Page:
Things got better when Emily accompanied her brother on a two-year-long tour of the country, though her first response to their extravagant camps was "I thought I had never seen such squalid, melancholy discomfort." Her diary and letters, published in 1866 as Up The Country, offer a witty and carefully observed account of a specific moment in Indian history as seen from a very specific viewpoint. I read Up The Country for work, but found it an absolute pleasure.
Several years later, I was delighted to stumble across two novels by Eden in which she observes her own society with the same sharp-eyed wit that she brought to India: The Semi-Attached Couple and The Semi-Detached House.** Although Eden's experience of the world was much broader than Austen's, their novels are similar in scale. Instead of writing about her experience of India or political London, Eden wrote comedies of manners that drew on the same social mores and concerns as Austen's novels. Both Eden and her characters live higher up the social ladder than Austen, but they too are concerned with the intersection between money, manners, and marriage.
I don't claim that Eden is Austen's equal. (No one who writes the kind of thing Austen writes comes even close.) Her novels are a good read in the same general vein by an author with a distinctive voice. Her writing on India is even better.
* Lord Auckland doesn't fare well in history He is best remembered for the paranoid decisions that resulted in the debacle of the First Anglo-Afghan War.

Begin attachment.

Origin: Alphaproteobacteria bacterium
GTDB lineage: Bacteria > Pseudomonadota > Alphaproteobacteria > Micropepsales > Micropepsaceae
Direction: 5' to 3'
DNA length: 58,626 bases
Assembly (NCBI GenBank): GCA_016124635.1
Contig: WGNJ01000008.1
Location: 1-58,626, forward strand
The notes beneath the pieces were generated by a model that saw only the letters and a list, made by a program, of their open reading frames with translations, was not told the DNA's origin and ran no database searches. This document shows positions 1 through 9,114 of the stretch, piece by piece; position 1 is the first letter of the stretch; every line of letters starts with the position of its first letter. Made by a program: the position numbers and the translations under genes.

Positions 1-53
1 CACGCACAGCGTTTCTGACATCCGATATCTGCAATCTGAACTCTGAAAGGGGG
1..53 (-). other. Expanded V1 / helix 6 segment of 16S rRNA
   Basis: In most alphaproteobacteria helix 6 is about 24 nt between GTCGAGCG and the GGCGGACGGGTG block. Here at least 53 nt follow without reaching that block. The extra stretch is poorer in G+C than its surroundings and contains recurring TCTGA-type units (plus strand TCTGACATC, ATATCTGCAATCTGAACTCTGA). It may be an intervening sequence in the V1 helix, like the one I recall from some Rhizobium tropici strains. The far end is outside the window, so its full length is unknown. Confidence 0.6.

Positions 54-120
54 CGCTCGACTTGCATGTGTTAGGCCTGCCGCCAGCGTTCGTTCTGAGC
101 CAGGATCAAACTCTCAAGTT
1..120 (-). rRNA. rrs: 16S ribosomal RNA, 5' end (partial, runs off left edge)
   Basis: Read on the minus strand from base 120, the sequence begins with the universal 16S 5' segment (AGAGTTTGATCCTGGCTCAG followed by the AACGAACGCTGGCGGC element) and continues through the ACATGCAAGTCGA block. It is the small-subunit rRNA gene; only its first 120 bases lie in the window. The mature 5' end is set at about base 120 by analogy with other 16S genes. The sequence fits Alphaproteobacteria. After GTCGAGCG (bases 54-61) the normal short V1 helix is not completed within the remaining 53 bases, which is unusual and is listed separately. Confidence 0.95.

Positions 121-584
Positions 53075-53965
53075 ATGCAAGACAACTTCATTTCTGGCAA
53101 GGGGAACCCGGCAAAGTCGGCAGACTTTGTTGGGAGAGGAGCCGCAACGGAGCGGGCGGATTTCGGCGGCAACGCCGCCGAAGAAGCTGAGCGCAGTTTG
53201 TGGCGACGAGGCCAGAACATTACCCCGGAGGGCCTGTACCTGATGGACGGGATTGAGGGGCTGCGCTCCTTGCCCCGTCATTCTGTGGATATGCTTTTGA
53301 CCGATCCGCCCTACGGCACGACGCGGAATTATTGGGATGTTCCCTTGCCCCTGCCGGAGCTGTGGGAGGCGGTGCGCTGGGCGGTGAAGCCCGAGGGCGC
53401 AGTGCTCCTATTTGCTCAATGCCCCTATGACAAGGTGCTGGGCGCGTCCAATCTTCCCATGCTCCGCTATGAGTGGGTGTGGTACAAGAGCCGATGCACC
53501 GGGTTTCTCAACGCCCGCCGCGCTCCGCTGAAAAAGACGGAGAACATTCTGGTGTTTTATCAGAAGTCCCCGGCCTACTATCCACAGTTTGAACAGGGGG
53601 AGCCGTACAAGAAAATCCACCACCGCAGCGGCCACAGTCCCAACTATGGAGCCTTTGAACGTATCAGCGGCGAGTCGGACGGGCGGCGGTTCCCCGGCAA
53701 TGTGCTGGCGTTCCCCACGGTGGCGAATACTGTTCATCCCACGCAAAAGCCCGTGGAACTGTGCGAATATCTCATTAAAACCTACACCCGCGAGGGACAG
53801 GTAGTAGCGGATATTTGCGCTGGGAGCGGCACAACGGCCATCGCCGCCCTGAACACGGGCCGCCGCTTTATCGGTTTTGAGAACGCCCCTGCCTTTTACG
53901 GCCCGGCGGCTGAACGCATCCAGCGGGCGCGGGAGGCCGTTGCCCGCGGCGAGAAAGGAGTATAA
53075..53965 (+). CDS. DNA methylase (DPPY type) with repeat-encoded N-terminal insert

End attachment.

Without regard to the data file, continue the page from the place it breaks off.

**Amazon is convenient, but there is no replacement for browsing with serendipity at a real life bookstore. Use them or lose them.
I will tell you with no apology (and only a slight wiggle of nerdy embarrassment) that I love maps. I suppose it is theoretically possible to love history and not love maps. I just can't imagine how that would work.* After all, history happens in both time and space. A quick look at the right map can illustrate a culture's cosmography, the relationship between a region's topography and its political history, or how trade in a single commodity** can drive history.
Pulling books off the shelf nearest to hand, I find maps of:
- Possible Stone Age migrations through the Middle East based on the dispersal of blade tool technology
- Changes in the course of the Missouri River
- Railroads in India in 1857
- The movement of capital throughout the world between 1875 and 1914***
- The relationship between opera and nationalism in the same period
- Pilgrimage routes and shrines in the medieval Islamic world
Each of them adds a new layer of understanding to an historical moment. (Well, maybe not the relationship between opera and nationalism.)
Given my penchant for maps, I was delighted to find this blog post on the curatorial site Twisted Sifter: 40 Maps That Will Help You Make Sense Of The World . Each map conveys information clearly. Some are merely curious. A couple made me sad. Many gave me an "aha" moment.
* If you're a map-hating history lover, could you please share your experience with the group? I'd love to get a little point-counterpoint going here.
** Tin, salt, gold, silk, pepper, petroleum--to name a few
*** For those worried about the influx of Asian capital into the United States today, it's worth pointing out that the US was an importer of capital prior to WWI.
Image credit: miluxian / 123RF Stock Photo